Coming Soon…

I just wanted to announce I will begin posting my entire novel chapter by chapter to my blog very soon free of charge. Now is not a time to charge for art or to sit on it. I wanted to do a line and proof edit and had a big launch day planned, but none of that seems important right now. Here is my novel’s epilogue. Although it won’t spoil the ending, I figured the ending was more important than the beginning right now. Anyway, back to work. Look out for chapter 1 very soon.

L’Epilogue est Sans Issue

Novelty is a weakened form of fear and that’s why so many of us inadvertently slip into the safety of habit. But when habit guides your life, your brain lacks significant mile markers to lynchpin your memory to and years blur into oblivion. Nevertheless, in the face of fear—even a mild form like novelty, your memory is jolted into logging every moment meticulously for self-preservation. It’s why time seems to slow during a bungee jump, a car accident, or even in a moment of awe, but in fact life is not slowing down, your brain is just making more note of it. So this was how we “hacked time”; we microdosed on fear in order to keep our brains engaged in being alive and to keep the years from slipping down the shoots of habit.

But in the process, we also discovered novelty does much more. It also helps build an immunity to unjustified fear, the fear that plays our own primitive instincts against us under the banner of self-preservation, the one that tells us to choose familiarity in education, politics, employment, social circles, beliefs, and morals, all while looting life and truth right out from beneath us. To me, it’s life’s greatest irony. Although we’ve been wired with fear for survival, unfettered, it’s also our greatest threat. But perhaps novelty is humanity’s vaccine for not letting its insanity cannibalize itself. From the looks of things lately, it sure looks like we need a vaccine. However, looks can be deceiving without scale, and the scale of history gives me hope.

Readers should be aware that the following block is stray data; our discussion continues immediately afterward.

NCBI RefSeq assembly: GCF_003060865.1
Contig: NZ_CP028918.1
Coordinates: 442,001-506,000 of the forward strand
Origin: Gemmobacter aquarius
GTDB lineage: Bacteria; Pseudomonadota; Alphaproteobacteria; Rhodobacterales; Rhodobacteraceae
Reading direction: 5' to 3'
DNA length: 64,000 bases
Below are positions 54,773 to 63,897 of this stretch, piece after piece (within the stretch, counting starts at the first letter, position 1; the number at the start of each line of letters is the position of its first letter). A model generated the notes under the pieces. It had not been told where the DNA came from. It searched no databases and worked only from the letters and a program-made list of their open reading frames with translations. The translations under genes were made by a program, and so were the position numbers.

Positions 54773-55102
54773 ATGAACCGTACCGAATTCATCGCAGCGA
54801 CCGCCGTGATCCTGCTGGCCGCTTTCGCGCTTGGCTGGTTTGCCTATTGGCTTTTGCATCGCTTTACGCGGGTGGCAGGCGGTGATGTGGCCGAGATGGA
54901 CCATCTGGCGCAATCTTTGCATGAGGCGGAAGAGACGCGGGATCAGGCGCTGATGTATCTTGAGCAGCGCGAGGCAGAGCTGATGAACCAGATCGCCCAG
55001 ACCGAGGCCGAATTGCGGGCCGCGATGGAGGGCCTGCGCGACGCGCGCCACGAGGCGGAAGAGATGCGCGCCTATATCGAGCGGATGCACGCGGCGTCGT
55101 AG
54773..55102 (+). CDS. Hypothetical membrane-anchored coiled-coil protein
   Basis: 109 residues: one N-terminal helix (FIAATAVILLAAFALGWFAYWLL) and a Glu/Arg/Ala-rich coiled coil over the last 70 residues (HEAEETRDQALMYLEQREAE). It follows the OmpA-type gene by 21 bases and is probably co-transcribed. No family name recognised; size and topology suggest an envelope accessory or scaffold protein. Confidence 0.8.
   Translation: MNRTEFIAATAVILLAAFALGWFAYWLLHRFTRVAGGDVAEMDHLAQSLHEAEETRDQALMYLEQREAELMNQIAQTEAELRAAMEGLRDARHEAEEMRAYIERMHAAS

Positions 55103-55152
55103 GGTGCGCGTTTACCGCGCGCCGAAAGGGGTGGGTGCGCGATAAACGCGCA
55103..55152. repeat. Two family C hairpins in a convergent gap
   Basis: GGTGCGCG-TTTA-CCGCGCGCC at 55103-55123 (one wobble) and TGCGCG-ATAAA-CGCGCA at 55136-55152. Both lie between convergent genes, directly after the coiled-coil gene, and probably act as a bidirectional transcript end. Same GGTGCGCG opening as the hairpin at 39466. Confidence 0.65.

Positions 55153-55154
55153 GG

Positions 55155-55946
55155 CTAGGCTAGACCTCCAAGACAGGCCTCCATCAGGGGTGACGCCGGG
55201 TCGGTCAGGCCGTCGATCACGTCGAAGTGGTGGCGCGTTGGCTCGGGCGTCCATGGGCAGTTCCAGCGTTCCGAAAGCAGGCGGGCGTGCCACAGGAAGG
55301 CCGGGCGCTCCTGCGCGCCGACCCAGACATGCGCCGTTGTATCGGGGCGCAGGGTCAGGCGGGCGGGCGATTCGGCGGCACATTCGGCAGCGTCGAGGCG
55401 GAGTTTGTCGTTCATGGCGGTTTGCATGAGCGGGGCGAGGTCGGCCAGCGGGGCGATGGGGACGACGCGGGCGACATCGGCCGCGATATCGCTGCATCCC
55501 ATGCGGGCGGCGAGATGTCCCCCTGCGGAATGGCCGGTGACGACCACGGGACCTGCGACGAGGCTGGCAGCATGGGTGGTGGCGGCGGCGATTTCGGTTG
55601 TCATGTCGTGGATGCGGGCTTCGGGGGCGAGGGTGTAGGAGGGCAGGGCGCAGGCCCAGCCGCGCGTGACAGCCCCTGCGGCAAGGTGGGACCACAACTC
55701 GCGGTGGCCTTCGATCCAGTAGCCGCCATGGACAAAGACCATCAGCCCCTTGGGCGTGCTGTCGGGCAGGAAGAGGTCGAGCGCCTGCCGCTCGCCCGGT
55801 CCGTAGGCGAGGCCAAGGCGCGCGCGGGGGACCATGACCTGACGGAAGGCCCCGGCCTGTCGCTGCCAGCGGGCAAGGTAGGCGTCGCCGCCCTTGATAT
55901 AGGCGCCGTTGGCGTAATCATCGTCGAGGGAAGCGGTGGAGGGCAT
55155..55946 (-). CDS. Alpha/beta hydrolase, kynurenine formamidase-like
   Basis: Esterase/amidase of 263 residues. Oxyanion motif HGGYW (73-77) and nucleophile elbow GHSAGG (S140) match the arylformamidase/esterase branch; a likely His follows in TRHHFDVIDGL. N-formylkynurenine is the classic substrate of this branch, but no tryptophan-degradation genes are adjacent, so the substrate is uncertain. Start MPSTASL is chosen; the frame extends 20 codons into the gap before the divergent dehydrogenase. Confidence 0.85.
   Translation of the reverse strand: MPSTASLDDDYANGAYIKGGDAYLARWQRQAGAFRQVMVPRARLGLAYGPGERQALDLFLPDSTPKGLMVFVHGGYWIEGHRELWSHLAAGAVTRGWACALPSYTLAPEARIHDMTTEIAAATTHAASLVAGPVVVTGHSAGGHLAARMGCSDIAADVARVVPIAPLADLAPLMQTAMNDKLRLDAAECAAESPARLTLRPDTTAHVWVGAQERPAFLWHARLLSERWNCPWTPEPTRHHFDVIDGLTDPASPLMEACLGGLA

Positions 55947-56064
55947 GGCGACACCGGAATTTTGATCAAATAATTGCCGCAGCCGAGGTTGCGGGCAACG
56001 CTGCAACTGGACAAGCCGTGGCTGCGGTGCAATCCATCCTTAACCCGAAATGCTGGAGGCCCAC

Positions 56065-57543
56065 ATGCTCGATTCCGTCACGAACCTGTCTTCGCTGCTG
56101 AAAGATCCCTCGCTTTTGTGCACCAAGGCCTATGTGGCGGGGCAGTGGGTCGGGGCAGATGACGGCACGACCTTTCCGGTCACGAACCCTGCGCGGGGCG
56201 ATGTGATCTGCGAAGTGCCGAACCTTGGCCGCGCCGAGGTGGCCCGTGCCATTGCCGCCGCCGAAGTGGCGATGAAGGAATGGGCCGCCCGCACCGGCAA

Many people don’t realize how far we’ve come since the time we were animals, but our reptilian brains still manage to lead us astray colossally at times. But like the drunkards around me, humanity has always taken a Hegelianistic approach to progress, teetering from thesis to antithesis to eventually synthesis once the better parts of our brain beat back those reptilian ones—let’s just hope they don’t decide on the nuclear option first.

Speaking of that, the newscasts have been apocalyptic lately. It’s been raining in Southern California for three days now and every television screen at the bar is filled with images of the deluge now that the sports games are over. Floods, mudslides, power outages, idiots in cars being swept away at water crossings; I pretend to watch, but my mind is elsewhere.

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